I've tried a lot of phones for extended periods of time. Some of these have included the Samsung S4, S5, S8+, Note 4, S7, iPhone 5, and Huawei Honor 8. I have stayed away from Apple... My favorite phone was the Nokia 920 Windows phone for its fluid performance and simplicity and hardware camera button, but that phone is long gone.
When searching for an unlocked phone after leaving my current job I ordered a Huawei Honor 8 which refused to join a network, and a iPhone 7 which was DOA. This led to my reluctant purchase of a Sony Xperia XA2 Ultra when the Microcenter sales team couldn't find the last Google Pixel they had in stock. Had no idea I was in for such a treat. The Sony Xperia phone experience is well refined and a joy to use.
Are there any other unlocked phones that you know of under $500 that run this good?
Share your own opinions and experiences in the comments. What's the best unlocked smartphone?Read Replies (0)
By EditorDavid from Slashdot's big-picture department
David Gerard has concerns about the Joint Photographic Experts Group (the ISO working group handling the JPEG standard for image compression). "They seem to think they can advance the cause of DRM for JPEG images...with a bit of applied blockchain." He bases that charge on the fact that the JPEG committee organized a special session on blockchain, and then created an ad hoc group to define use cases.
After six months' collaboration, the group has produced a white paper -- "Towards a Standardized Framework for Media Blockchain" -- as announced in the press release following the 80th meeting in July. The Executive Summary declares, "Fake news, copyright violation, media forensics, privacy and security are emerging challenges for digital media. JPEG has determined that blockchain technology has great potential as a technology component to address these challenges in transparent and trustable media transactions... [T]he standardization committee continues to work on improving various components of the standard. This includes incorporation of new technologies addressing current challenges related to transparent and trustable media transactions such as JPEG Privacy and Security." "JPEG Privacy and Security" is described later in the paper. "JPEG Privacy & Security aims at developing a standard for realizing secure image information sharing, capable of ensuring privacy, maintaining data integrity, and protecting intellectual property rights."
That is, "Privacy and Security" is a euphemism for Digital Rights Management (DRM) in JPEG.... Chair of the group Dr, Frederik Temmermans stressed to me that "JPEG is not working on DRM in particular but on a more generic framework that supports privacy and security features." But DRM is very much a significant part of this.Read Replies (0)
By EditorDavid from Slashdot's seeing-you-off department
The program makes boarding an international flight a breeze: Passengers step up to the gate, get their photo taken and proceed onto the plane. There is no paper ticket or airline app. Thanks to facial recognition technology, their face becomes their boarding pass.... The problem confronting thousands of travelers, is that few companies participating in the program, called the Traveler Verification Service, give explicit guarantees that passengers' facial recognition data will be protected.
And even though the program is run by the Department of Homeland Security, federal officials say they have placed no limits on how participating companies -- mostly airlines but also cruise lines -- can use that data or store it, opening up travelers' most personal information to potential misuse and abuse such as being sold or used to track passengers' whereabouts.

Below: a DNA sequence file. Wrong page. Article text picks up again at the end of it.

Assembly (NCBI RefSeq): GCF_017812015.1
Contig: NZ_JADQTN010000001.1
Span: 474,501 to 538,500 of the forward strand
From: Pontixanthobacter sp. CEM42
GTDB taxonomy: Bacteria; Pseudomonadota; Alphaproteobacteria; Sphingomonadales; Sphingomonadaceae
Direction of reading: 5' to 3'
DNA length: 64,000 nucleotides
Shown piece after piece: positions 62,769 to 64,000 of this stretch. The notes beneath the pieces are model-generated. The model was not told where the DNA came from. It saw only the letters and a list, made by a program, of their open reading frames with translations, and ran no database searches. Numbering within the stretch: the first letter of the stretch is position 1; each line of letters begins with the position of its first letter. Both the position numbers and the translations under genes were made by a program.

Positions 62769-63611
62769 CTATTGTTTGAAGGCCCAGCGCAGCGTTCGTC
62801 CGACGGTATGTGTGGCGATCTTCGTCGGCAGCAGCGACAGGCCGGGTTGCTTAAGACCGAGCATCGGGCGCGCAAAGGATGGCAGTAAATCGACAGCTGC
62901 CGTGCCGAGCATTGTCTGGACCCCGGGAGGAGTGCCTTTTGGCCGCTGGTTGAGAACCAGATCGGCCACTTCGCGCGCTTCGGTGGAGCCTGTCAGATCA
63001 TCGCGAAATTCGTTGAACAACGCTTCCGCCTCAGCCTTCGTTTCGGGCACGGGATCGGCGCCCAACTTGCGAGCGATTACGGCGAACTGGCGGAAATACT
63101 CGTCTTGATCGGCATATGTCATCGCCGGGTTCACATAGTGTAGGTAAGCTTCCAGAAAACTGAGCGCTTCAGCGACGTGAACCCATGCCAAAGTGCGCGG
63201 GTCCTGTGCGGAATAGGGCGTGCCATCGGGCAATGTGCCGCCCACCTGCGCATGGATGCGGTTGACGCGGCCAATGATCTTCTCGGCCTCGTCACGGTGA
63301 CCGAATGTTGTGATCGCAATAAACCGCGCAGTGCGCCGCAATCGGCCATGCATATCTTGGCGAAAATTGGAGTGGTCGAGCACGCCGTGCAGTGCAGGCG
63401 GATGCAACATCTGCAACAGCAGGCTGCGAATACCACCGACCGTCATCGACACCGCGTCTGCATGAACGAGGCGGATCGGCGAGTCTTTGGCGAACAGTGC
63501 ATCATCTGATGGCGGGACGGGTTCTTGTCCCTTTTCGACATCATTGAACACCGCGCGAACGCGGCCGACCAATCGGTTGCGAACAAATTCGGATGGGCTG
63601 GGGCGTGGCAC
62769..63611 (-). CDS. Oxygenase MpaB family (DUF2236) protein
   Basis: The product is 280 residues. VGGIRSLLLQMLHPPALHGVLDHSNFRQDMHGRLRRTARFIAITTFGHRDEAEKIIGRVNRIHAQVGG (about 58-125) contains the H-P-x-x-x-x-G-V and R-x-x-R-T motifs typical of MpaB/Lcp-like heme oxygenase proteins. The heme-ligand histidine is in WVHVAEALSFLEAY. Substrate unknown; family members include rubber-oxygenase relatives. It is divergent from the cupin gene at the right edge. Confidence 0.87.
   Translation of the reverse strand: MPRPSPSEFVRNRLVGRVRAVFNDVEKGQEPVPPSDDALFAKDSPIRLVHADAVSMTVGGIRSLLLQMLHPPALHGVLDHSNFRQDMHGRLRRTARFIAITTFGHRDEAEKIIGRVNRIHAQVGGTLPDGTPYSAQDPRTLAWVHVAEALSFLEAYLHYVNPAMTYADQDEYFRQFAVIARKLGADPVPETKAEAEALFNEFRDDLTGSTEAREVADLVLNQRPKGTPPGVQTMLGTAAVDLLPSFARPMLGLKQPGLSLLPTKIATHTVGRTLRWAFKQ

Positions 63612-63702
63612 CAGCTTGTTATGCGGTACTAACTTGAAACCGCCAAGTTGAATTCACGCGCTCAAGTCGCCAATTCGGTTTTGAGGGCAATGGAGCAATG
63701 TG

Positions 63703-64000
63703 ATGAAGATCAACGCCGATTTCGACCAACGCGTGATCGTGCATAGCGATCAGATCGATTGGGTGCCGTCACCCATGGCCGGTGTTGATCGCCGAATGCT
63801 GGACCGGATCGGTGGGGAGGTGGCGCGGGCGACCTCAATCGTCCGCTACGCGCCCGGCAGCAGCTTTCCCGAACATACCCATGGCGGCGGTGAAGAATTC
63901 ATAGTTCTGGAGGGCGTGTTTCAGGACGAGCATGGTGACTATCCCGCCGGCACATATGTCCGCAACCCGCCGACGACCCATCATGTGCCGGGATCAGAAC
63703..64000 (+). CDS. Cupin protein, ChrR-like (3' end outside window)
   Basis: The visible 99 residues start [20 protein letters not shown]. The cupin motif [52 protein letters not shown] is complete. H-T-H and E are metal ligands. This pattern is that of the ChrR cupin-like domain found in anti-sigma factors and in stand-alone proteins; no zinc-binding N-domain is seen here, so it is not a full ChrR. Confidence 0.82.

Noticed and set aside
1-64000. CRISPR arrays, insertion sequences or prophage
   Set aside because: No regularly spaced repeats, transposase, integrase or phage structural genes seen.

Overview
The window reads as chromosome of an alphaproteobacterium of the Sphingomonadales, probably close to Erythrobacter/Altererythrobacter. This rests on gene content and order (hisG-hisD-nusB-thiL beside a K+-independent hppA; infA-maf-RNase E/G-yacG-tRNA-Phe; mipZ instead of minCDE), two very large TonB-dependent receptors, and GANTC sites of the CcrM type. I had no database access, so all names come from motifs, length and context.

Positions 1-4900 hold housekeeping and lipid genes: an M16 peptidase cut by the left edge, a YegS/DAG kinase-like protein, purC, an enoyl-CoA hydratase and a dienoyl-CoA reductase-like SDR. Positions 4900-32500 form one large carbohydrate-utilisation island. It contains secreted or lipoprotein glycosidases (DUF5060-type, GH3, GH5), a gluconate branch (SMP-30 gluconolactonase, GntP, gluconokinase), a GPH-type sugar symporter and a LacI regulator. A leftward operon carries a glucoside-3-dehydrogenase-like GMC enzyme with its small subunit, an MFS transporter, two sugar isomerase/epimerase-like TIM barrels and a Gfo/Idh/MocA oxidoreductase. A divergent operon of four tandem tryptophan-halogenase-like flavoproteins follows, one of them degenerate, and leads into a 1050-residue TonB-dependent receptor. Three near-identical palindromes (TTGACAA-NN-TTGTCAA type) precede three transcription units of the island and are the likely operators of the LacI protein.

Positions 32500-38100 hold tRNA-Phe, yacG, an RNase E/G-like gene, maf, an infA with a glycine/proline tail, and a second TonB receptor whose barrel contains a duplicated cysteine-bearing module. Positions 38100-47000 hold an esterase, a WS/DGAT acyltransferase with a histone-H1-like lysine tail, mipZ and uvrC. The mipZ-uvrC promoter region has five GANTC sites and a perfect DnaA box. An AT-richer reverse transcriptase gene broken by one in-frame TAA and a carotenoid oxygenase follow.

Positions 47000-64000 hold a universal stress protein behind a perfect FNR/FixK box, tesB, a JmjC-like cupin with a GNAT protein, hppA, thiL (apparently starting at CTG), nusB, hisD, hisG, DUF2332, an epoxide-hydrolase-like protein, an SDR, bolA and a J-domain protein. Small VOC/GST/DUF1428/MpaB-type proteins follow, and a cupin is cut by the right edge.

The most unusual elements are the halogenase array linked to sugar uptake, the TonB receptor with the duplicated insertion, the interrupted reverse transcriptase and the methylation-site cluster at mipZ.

The Department of Homeland Security is now using the data to track foreigners overstaying their visas, according to the Times. "After passengers' faces are scanned at the gate, the scan is sent to Customs and Border Protection and linked with other personally identifying data, such as date of birth and passport and flight information."
But the face scans are collected by independent companies, and Border Protection officials insist they have no control over how that data gets used.Read Replies (0)
By EditorDavid from Slashdot's bird-brained-ideas department
An anonymous reader quotes the Guardian:
Six crows trained to pick up cigarette ends and rubbish will be put to work next week at a French historical theme park, according to its president. "The goal is not just to clear up, because the visitors are generally careful to keep things clean" but also to show that "nature itself can teach us to take care of the environment", said Nicolas de Villiers of the Puy du Fou park, in the western Vendee region.... The birds will be encouraged to spruce up the park through the use of a small box that delivers a nugget of bird food each time the rook deposits a cigarette end or small piece of rubbish.
"There's an easier way to get rid of all the cigarette butts," suggests one anonymous Slashdot reader.
"Just train the crows to attack smokers."Read Replies (0)
By EditorDavid from Slashdot's return-addresses department
A new Intel security flaw has been discovered that potentially allows passwords to be stolen. An anonymous reader quotes Digital Journal:
As EE News reports, researchers said the new flaw enables an "inverse spectre attack". According to Giorgi Maisuradze and Professor Dr. Christian Rossow a ret2spec (return-to-speculation) vulnerability with the chips allows for would-be attackers to read data without authorization. According to Professor Rossow: "The security gap is caused by CPUs predicting a so-called return address for runtime optimization."
The implications of this are: "If an attacker can manipulate this prediction, he gains control over speculatively executed program code. It can read out data via side channels that should actually be protected from access." This means, in essence, that malicious web pages could interpret the memory of the web browser in order to access and copy critical data. Such data would include stored passwords.
"At least all Intel processors of the past ten years are affected by the vulnerabilities," reports EE News, adding "Similar attack mechanisms could probably also be derived for ARM and AMD processors...."
"Manufacturers were notified of the weaknesses in May 2018 and were granted 90 days to remedy them before the results were published. That deadline has now expired."Read Replies (0)